This complicated procedure is mostly done by intuition. With a pinhole camera framing becomes more guessing than knowing. Mine have no view finders. Also I have to merge the two neg’s in the back of my head. Because of the wind everything keeps moving. Every shoot is a great adventure with little control on what comes on the neg’s. The first step is mine, then I have to let go. Isn’t this the essence of a doing a pilgrimage? This series of pictures are intermediate outcomes of this experimental approach. The merging is here still done digitally, which is not so complicated. But the final images will be printed analog. This will mean double printing – first lighting the color neg, then the B/W on top. Normally one would not publish such early results. The project is still very much “in progress”. But I find these images so interesting, that I am happy to share them with the Australian photographers community. I am very much interested in your reactions. Perhaps we will meet in Ballarat. Otherwise through face-book or e-mail.
Hell of Sparrow / 20sec
Mixed Forest / 90sec
Wild Forest Flowers / 20sec
Rhodon Denderon / 10sec
Originally I am trained as a social scientist. In 1998 I went to Art School, only in the last year to concentrate on photography. I graduated in 2004 – one week before my 60th birthday. My photographs have been included in several important collections and are extensively exhibited at home and abroad. The highlight was in 2011 with the exhibition “RED ROSES YELLOW RAIN” in the The Museum for Photography Huis Marseille in Amsterdam. At the same time the book with the same name was published by Hatje Cantz, Stuttgart. In this book the work of 6 years has been brought together - over 60 pictures of interiors from China. Last year I traded my Hasselblad in for a pinhole camera. This has changed my work decisively. Instead of being in full control, I now trust on my intition. Time is still an important issue, but in a more active way. Exposure with a pinhole can take up to 45 minutes. All that happens during that period is deposited on the film. In contrast to my former ‘still life’s’ my photo’s are now ‘stacked actions’ – a layered video of one image .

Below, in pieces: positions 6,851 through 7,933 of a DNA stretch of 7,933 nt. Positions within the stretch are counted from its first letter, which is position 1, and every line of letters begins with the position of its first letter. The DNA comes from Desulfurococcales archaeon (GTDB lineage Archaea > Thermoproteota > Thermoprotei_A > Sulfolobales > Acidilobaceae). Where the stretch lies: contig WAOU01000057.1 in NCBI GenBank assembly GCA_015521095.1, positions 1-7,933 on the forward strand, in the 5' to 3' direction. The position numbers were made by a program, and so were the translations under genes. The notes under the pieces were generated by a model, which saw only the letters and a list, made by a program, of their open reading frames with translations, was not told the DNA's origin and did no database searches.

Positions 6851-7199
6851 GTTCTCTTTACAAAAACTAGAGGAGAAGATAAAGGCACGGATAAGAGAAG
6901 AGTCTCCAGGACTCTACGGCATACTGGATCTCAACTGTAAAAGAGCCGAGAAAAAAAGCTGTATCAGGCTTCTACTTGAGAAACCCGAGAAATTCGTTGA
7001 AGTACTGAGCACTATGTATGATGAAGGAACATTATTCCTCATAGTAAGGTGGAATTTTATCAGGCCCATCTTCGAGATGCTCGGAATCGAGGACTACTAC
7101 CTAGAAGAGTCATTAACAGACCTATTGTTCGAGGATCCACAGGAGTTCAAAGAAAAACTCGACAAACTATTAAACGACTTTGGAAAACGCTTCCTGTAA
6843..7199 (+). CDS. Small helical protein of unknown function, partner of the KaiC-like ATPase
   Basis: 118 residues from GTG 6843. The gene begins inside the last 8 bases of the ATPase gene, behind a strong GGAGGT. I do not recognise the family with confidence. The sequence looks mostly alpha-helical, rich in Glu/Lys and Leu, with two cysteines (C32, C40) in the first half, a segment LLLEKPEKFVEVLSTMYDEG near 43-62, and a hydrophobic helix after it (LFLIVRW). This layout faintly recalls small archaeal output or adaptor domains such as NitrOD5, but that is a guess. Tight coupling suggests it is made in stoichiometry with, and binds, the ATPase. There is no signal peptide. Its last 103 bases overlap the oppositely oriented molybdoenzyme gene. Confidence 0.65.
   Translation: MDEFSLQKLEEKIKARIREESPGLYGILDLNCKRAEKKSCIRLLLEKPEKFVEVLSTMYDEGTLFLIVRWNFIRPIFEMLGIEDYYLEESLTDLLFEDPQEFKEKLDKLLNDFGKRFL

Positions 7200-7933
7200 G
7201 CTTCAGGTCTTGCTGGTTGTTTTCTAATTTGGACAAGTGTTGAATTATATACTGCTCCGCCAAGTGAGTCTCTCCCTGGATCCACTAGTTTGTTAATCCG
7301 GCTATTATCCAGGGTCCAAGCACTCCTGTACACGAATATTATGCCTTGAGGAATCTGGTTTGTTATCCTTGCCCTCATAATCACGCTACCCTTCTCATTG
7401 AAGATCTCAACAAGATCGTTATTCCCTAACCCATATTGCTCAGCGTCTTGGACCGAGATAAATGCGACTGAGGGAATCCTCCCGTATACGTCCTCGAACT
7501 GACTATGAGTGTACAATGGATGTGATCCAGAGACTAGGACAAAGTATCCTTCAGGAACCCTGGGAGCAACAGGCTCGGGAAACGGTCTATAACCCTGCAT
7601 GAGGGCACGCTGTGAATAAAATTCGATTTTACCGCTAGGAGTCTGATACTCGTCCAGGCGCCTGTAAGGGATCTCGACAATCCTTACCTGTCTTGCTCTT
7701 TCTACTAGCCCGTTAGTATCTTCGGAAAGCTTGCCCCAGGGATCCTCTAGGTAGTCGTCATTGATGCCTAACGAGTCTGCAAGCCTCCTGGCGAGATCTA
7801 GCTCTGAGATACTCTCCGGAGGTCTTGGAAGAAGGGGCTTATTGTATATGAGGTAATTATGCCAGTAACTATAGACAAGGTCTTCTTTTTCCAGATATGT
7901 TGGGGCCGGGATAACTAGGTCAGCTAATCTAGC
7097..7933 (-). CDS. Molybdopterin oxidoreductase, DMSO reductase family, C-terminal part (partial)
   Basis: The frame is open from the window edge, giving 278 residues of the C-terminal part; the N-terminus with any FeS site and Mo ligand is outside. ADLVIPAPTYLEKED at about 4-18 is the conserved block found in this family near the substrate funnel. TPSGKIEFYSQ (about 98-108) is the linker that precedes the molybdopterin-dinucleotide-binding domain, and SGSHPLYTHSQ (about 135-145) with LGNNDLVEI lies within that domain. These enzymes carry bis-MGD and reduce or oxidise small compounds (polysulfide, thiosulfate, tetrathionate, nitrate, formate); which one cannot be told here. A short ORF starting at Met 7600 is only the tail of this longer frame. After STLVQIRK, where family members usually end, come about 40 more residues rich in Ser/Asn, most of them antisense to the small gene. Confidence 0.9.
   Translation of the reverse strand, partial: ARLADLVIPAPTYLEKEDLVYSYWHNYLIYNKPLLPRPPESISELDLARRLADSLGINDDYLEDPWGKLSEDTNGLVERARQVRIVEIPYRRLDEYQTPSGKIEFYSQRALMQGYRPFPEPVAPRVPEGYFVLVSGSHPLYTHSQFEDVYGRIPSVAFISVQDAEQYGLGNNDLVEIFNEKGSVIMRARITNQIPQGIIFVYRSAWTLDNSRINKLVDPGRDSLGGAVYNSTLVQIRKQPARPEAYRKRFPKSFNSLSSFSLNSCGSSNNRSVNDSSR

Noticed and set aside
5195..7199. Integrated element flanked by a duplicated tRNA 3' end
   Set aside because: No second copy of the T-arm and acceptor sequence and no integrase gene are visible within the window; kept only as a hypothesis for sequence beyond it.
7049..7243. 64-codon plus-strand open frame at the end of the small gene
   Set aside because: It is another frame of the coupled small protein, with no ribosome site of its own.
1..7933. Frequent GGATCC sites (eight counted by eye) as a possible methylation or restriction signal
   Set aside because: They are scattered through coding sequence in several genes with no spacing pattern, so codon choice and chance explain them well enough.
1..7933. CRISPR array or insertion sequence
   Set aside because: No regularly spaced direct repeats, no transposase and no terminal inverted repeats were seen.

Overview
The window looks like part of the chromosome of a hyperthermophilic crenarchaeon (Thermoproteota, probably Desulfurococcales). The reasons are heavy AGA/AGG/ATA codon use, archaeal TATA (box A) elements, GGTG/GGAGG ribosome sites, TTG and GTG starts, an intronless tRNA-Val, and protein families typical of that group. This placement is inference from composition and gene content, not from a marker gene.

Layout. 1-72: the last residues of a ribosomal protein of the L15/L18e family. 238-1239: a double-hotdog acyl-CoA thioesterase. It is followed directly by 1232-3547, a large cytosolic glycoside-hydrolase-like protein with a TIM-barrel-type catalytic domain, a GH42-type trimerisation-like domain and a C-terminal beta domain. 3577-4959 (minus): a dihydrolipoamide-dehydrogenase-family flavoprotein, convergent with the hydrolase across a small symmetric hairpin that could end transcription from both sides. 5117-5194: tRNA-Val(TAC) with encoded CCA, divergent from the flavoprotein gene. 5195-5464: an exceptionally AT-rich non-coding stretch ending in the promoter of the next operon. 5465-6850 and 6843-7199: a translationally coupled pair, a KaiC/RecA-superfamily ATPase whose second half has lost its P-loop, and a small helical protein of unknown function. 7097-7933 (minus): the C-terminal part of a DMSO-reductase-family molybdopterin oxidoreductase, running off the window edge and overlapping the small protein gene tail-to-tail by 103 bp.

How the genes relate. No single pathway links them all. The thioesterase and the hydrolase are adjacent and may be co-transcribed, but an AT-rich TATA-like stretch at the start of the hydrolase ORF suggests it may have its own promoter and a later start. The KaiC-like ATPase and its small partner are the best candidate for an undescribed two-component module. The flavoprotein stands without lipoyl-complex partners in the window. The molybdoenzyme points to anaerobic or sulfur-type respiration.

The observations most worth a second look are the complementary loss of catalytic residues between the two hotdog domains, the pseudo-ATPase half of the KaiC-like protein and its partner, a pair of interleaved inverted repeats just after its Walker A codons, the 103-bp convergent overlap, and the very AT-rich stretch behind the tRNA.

Zine Garden Delight www.hesterscheurwater.com 126
Lost City www.gallery464.co.nz
The mirrored self-images encompass my private fantasies. They are my way of reacting on the imitated and fake media images, which are constantly calling upon our imagination, without intending to be taken too seriously. I try to deconstruct this call’s effect with my reactions by switching the ’subject-object’ relationship, without being victimised by it. My self-images show I am not a victim of an imposed sexually charged visual culture, instead I give a self-aware answer, in which I try to show my feelings and/or views on the unreal and fake imagery, which is forced upon us daily. This series of photos emerged from a collection of daily uploads on Facebook and my personal blog. In the digital public space, I try to reinforce the exhibitionist nature by presenting them in the context of a living room or a living room setting. In this context exhibitionism and voyeurism come together. Using my own body as a sex object in corresponding poses and an autoerotic gaze I study voyeurism and exhibitionism.